As a result, children seem to prefer fathers as play partners, though in a stressful situation they may be more likely to turn to their mothers. This preference could be due to fathers spending a greater proportion of their time playing with their children than mothers. One researcher noted that about 40 percent of a father's time with his young children was spent in play in contrast to about 25 percent of the mother's time. Even though fathers may spend less total time in play than mothers, their type of play and their apparent interest in that type of involvement make them attractive play partners.

There are, of course, exceptions to this pattern. Some men simply do not enjoy playing with children, and some mothers may prefer an arousing, physical form of child play. Also, when both parents work, the additional demands on the family could affect the amount of time one or both parents spend enjoying their children.

Suggestions for Fathers

How can fathers become more involved with their children? First, they can give each of their children exclusive attention as often as possible. During their time together fathers could enjoy their children's company without allowing outside distractions to interfere. As a result, their children would feel noticed and special. There is no single formula for how this might be accomplished. A father and child might play, talk, learn a skill or read together. What is important is that they notice each other and acknowledge a common interest. This type of undistracted attention promotes a sense that each is important to the other.

Fathers might also give their children a glimpse of their work world. Children want to know what life is like outside the home and what their parents do at work. Many farm families and small businesses include their children in the operation at an early age. Parents in other occupations may find it more difficult to give their children a glimpse of their work, but even brief visits or tours will help.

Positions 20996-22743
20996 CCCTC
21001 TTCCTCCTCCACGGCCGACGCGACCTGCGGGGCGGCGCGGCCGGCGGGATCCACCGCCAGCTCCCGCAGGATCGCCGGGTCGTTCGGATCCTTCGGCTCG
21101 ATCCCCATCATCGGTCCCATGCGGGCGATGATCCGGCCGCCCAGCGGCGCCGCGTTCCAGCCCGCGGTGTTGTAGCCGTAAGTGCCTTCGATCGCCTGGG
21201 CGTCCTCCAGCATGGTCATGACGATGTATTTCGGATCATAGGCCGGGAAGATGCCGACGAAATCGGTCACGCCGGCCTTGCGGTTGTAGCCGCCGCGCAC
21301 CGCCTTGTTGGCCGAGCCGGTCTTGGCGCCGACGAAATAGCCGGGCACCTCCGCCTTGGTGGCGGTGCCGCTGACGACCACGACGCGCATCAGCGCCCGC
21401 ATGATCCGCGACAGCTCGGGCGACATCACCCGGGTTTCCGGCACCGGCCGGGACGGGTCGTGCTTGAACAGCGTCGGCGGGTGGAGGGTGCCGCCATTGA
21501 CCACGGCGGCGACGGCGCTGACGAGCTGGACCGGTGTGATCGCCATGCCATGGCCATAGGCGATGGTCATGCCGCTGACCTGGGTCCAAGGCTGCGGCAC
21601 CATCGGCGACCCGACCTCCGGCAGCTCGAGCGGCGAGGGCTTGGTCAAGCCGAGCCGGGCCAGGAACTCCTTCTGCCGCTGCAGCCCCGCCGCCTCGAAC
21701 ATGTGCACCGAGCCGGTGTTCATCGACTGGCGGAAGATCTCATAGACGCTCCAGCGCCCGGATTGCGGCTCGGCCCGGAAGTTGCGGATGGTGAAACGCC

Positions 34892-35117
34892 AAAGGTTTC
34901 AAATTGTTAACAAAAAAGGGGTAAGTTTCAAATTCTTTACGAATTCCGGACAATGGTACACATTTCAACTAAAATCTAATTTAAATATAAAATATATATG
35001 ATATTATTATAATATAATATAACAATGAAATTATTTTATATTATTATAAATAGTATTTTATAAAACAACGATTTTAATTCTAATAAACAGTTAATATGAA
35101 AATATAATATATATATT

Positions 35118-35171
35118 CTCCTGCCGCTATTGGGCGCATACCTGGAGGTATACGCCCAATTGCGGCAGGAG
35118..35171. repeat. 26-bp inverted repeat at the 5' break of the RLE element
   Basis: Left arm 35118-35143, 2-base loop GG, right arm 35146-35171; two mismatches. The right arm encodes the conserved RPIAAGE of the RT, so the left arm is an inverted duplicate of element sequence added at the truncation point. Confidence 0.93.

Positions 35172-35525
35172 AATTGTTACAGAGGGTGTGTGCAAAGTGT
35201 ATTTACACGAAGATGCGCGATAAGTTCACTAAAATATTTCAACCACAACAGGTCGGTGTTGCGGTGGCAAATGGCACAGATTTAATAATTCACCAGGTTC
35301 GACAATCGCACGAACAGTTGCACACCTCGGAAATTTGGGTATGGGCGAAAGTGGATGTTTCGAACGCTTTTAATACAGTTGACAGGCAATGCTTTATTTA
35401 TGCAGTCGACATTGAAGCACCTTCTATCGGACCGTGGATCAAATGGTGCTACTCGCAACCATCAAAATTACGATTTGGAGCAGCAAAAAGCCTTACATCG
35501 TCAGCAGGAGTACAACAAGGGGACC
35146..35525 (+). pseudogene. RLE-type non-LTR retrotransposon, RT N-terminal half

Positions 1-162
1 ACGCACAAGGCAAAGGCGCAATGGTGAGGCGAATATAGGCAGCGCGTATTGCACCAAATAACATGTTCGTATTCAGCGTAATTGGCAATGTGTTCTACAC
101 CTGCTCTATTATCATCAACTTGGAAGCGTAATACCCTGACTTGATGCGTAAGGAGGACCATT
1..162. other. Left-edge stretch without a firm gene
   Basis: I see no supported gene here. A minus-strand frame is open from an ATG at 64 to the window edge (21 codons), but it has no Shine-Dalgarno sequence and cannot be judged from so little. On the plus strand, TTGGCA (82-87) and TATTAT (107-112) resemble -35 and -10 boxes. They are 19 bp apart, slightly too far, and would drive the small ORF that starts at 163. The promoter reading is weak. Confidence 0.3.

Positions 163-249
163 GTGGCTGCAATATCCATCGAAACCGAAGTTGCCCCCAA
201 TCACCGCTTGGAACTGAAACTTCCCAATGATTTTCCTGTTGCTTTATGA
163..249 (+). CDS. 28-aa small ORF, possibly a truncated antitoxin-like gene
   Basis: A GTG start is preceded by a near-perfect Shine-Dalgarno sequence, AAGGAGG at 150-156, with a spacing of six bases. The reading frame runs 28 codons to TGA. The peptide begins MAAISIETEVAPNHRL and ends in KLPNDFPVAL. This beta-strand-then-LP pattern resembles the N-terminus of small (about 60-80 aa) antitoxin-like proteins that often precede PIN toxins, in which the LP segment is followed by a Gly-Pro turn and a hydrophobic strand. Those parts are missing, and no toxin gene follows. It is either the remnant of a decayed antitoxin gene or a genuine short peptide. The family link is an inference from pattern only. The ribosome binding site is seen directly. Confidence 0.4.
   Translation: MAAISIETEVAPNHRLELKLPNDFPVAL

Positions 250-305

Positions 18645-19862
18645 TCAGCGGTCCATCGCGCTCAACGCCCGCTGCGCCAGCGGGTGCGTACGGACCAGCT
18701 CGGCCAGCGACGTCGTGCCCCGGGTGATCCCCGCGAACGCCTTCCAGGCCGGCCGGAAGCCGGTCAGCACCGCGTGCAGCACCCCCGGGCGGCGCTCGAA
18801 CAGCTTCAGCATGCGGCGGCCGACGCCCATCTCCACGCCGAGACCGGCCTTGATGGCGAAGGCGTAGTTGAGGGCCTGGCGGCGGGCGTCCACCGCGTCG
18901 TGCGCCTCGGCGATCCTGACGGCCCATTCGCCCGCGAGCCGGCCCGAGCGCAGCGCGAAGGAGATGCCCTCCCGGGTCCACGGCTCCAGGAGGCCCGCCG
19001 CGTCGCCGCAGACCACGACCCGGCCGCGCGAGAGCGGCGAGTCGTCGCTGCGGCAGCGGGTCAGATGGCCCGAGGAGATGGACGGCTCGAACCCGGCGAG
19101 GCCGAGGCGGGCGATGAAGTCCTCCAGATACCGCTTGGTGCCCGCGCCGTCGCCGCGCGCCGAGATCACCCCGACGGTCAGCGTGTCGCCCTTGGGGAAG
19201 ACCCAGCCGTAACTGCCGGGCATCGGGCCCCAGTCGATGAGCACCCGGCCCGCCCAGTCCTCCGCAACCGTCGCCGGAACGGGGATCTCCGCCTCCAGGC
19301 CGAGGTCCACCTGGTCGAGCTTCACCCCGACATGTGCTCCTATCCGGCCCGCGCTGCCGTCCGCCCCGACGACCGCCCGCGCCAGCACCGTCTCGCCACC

Business and industry are gradually beginning to acknowledge that many workers are parents too, and that adjustment in this role can have a positive effect on work performance. Some industries provide day care centers for children of their employees. Both mothers and fathers are able to visit their children during breaks.


Double Standard

A high school student who has already slept with 10 people enters a new school. What people will say about this person's sexual experiences depends on one factor: gender.
If this person is a male, he will be admired by his fellow males, and perhaps even desired by females. Guys will respect him and girls will be impressed by his experience. He is generally referred to as "the player."

However, if this person is a girl she will most likely be subjected to ridicule and disrespect by her peers. Males will try to use her, hoping that they can get her into bed, and females will despise her out of disgust, or in some cases, jealousy. She is generally referred to as "the slut."
"It's a huge double standard. If you're a guy and you sleep with everyone you're automatically cool. If you're a girl and you sleep with everyone you're automatically a slut," said Bianca Penaloza, a senior at Coral Gables High in South Miami.

This player vs. slut philosophy is familiar to most students, and although no one girl deserves to be treated cheaply, the media repeatedly emits messages that this dangerous double standard is correct and should not be challenged.

"What the media is trying to tell us is that if girls are 'bad' or sexually promiscuous it's OK to punish them," said Kim Walsh-Childers, a professor of journalism at the University of Florida who studies the portrayal of women in the media. "They're saying, 'we have no sympathy for you.' "

Although the media want women to be pure, they also want them to be sexy. Advertisements, television shows and movies often only feature overly thin, impossibly beautiful women to promote their product or program. In a 1986 study by Silverstein, Peterson, Perdue and Kelly, 69 percent of female television characters are thin and only 5 percent are overweight. These contradictory images leave some teenage girls confused about which path is the norm, and how each girl should behave.